Preventing Amputations is a Top Priority for NCDOL OSH Division
The NC Department of Labor (NCDOL) Occupational Safety and Health (OSH) Division has developed an Amputation Special Emphasis Program (SEP) in response to reports of 503 amputations involving NC employees during fiscal years 2016 through 2018. The SEP is part of OSH Division's five-year Strategic Management Plan coving federal fiscal years 2019 - 2024. The first year, 2019 has been a planning year with formal implementation beginning in 2020. NCDOL's goal is to reduce amputations statewide by 2.5% each year over the next four years for a total of 10%.
Implementation of the new Amputations SEP will be a multi-tiered approach that includes training, outreach, consultative services and compliance.
The full article by Mary Katherine Revels, NCDOL Public Information Officer, is posted below.
Preventing Amputations is a Top Priority
By Mary Katherine Revels, Public Information Officer
The Occupational Safety and Health Division has added the Amputations Special Emphasis Program (SEP) to its five-year Strategic Management Plan covering federal fiscal years 2019–2024.
“During federal fiscal years 2016, 2017 and 2018, the OSH Division received reports of 503 amputations involving North Carolina employees,” said Paul Sullivan, bureau chief for the OSH Division’s western compliance districts. “In response, the division has been developing an Amputations SEP which officially goes into effect Oct. 1, 2019.”
In addition to amputations, the OSH Division has special emphasis programs for construction, food manufacturing, grocery and related product wholesalers, health hazards, logging and arboriculture, and long-term care. The goals of a SEP are:
- To reduce or eliminate fatalities overall and within specific industry sectors.
- To reduce injury and illness rates in specific business sectors to levels below the national average for those sectors.
- To reduce or eliminate employee exposure to specific types of hazards.
The first year of the program is designed as a planning year. Throughout this time, the SEP committee researched different ways to reduce workplace amputations and formal SEP activity will be implemented beginning in 2020.
“The implementation of this new SEP is vital to reaching the department’s goal to reduce amputations statewide by a total of 10% over the next four years,” said Scott Mabry, assistant director for the OSH Division. “While our goal is to reduce amputations 2.5% each year, we hope our efforts, along with affected employers, will exceed this.”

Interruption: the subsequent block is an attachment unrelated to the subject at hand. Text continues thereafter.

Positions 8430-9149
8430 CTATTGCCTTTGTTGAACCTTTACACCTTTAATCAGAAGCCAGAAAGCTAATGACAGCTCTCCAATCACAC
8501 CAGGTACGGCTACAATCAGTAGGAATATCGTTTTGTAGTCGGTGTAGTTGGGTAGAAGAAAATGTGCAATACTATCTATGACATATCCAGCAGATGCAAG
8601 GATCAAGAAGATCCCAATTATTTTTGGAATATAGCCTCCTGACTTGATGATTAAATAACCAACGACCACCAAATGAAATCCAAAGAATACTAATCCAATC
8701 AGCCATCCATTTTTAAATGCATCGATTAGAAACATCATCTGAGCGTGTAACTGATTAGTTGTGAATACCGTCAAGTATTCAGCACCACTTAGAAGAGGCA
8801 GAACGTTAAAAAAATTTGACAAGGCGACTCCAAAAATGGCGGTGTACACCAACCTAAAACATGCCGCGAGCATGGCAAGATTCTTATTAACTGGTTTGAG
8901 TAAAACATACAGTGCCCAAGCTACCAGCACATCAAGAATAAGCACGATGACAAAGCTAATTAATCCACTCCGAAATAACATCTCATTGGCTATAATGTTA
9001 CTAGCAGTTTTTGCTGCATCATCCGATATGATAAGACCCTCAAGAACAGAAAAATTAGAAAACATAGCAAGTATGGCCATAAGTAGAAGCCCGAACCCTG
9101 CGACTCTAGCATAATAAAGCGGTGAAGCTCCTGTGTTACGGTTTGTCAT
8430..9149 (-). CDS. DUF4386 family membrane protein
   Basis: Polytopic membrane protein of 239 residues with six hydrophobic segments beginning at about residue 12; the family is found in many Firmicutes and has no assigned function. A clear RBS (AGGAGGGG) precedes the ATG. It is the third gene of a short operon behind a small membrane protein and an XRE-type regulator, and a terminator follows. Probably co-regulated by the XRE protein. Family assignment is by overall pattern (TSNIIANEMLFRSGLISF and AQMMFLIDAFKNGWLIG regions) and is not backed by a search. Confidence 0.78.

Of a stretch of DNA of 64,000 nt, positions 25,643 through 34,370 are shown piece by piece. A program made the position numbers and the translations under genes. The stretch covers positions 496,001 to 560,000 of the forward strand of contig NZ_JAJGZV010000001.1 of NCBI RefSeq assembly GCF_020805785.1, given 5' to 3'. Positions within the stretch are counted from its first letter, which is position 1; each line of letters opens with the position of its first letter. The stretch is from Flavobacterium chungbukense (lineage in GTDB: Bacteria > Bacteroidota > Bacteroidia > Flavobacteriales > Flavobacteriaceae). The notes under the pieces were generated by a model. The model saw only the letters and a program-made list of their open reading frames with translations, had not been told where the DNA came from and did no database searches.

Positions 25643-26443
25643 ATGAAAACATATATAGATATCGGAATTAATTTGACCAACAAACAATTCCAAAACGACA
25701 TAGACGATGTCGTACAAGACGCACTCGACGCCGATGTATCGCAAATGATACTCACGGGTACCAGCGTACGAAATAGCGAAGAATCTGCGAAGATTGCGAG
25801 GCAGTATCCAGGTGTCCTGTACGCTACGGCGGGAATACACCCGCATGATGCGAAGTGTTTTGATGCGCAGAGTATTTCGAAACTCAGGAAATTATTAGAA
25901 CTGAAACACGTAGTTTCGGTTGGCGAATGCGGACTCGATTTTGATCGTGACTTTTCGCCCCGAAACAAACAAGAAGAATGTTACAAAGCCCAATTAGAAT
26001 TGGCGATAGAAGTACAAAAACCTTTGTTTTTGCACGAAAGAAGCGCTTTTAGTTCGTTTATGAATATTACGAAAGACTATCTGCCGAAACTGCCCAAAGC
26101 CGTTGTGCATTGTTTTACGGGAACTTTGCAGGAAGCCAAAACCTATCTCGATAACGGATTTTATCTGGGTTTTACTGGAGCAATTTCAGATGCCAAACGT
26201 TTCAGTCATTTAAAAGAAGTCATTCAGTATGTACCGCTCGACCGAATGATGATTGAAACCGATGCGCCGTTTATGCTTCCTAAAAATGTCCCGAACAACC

Each of the OSH Division’s five bureaus has designated responsibilities within each special emphasis program.
- The East and West Compliance Bureaus conduct enforcement activity targeted at covered industries to ensure compliance with occupational safety and health rules and regulations toward the goal of reducing or eliminating employee exposure to the focus hazards of that SEP.
- The Consultative Services Bureau conducts on-site visits and audits to assist employers that voluntarily seek help in identifying and eliminating hazards and improving their overall safety and health programs.
- The Education, Training and Technical Assistance Bureau provides outreach training for each SEP to assist employers to identify and abate hazards in the workplace and to learn the requirements of applicable OSH standards.
- The Planning, Statistics and Information Management Bureau develops targeting schedules for each SEP to better allocate compliance resources and provides the SEP team leaders with updated injury and illness incidence rates to assist them in determining the impact of that focus.
“As with our other emphasis programs, the new Amputations SEP will involve a multi-tiered approach from the different OSH Division bureaus, including training, outreach, consultative services and compliance,” Sullivan said.
High risk activities involve machines with moving parts, which could likely make contact and harm body parts. Examples of machinery and equipment that can cause amputations are bailers, aerial lift platforms, conveyors, grinders and printing presses. Businesses that operate these types of machines daily should be aware of the potential dangers. The Arkansas Department of Labor produced an excellent video about amputation prevention .
NCDOL Labor Ledger
Mary Katherine Revels, Public Information Officer • Labor Ledger September-October 2019 • page 5
Arkansas Department of Labor Amputation Prevention Video
Videographer: Danny Moore